The wind pushes through yucca plants, between rocks, over hills and through the peloton. Whole cacti sway like car antenna. We all dive for the right side of the road, ignoring the broken pavement, the swirls of sand and the crushed beer bottles. Though Mexico is visible from the top of the climb and the sun is bright like teen love, temperatures sit in the 50s. The air moves like an assassin. Guys are getting blown off the road, cartwheeling onto beds of nails.
I’m days from the knife, from the general numb, from a vial of tablets. Catgut weaves through my back. As we crest a small rise at railroad tracks yet again, bump over ties, lurch to the pows of tubes and groan at the effort to hold wheels. I realize this effort is the first truly at a pace to shed the pretenders. Between contenders and pretenders I thought I was former, not latter.
But my legs won’t fire. They might as well be ears coming down from the mountain. I wish there was a Eustachian tube for quads.
The group narrows, and that tells me I’m sliding toward the back. And then I realize I’m surfing from one dropped rider to another, diving from one draft to the next to stay in the back of a train that is happy to leave without me.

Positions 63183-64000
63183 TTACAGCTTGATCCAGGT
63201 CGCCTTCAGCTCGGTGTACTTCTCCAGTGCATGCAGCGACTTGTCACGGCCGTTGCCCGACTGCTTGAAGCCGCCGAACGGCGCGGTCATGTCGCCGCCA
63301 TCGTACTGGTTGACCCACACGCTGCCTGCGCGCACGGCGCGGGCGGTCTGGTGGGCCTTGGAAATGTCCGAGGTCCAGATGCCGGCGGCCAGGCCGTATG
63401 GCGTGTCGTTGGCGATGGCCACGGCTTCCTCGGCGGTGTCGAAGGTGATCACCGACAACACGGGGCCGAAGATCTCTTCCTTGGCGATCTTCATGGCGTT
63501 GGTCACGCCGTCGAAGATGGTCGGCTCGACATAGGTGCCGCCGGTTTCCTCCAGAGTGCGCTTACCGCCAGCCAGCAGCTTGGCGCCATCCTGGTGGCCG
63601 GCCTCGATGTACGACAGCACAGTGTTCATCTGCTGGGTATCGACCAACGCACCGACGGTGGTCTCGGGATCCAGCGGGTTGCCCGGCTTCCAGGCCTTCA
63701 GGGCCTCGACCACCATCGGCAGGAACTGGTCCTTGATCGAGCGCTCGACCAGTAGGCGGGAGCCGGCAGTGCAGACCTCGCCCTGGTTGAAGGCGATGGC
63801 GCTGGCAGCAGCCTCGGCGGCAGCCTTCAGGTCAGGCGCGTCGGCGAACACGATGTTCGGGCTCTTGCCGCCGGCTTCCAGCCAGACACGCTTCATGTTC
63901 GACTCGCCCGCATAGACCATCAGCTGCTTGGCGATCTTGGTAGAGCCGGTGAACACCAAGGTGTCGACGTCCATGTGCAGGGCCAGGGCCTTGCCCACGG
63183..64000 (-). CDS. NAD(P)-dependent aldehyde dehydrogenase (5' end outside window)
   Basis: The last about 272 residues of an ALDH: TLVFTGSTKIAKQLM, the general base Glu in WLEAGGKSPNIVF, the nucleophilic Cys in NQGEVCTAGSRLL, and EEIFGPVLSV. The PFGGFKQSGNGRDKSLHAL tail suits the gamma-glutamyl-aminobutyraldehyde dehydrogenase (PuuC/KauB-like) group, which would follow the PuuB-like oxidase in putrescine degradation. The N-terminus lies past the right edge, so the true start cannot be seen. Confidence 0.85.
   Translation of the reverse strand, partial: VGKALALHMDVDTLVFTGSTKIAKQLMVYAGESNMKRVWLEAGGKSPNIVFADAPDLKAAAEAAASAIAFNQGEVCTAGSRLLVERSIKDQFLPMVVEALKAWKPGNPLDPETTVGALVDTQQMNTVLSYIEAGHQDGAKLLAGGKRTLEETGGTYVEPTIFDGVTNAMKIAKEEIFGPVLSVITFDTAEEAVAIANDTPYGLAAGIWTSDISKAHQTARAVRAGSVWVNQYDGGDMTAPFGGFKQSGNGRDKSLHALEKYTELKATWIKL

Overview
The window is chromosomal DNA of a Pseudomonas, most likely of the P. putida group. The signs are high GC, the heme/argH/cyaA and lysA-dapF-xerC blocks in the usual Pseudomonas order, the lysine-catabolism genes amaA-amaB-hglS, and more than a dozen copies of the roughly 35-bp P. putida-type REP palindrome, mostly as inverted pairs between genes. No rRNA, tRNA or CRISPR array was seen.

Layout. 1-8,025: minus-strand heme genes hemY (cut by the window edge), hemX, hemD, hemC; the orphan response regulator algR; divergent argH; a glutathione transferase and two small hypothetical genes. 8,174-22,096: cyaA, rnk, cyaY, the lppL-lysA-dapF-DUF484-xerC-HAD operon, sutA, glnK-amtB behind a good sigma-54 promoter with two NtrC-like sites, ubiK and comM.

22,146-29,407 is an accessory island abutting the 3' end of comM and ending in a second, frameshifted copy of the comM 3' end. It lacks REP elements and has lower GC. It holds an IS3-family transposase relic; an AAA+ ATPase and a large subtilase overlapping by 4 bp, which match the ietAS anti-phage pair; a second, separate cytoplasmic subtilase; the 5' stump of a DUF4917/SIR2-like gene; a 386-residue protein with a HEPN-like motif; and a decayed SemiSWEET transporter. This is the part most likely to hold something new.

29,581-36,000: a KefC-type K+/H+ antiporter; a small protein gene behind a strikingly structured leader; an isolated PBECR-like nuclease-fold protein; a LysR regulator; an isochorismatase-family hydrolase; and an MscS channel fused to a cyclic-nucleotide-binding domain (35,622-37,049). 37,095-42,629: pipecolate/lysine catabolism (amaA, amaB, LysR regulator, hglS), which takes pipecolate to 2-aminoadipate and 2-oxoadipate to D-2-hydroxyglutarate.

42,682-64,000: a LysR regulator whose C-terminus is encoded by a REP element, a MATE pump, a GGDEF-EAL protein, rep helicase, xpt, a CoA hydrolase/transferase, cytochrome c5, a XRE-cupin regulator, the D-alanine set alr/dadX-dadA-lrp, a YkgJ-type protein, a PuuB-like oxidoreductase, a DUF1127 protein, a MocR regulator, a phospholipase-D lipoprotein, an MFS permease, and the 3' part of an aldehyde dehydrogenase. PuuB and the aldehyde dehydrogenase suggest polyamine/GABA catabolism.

I make it over the rise but know the real climb is one 90-degree turn away. I can’t change my legs. I can’t change the surgery. I needed the knife, to remove the growth, to set my shoulder right. What the doctor removed was wrong like moldy cheese, and smelled as awful. Without that thing, I ought to be better. Yet treatment lingers. My legs are punched, not punched in.
We hit the climb and I slot between yellow lines before a rider 20 pounds heavier can grab the protection. With him to my right I sit in a kind of shadow, with the Santa Ana causing him to sway, while I focus on staying low, breathing deep, relaxing my shoulders and arms. It’s an entire magician’s bag of tricks, but the rabbit won’t emerge. I slip back, and another rider gobbles my spot.
I realize that I have no say. I did my best. I trained through the winter, rolled secret miles, refused dessert, beer, glasses of wine. And I begin to guess that it’s not enough to seek treatment, but when you seek treatment matters. Eventually, I’ll learn this rule applies in every corner of my life.
It’s too late for today, too late for this goal. Too late for my team, but not too late for the future.
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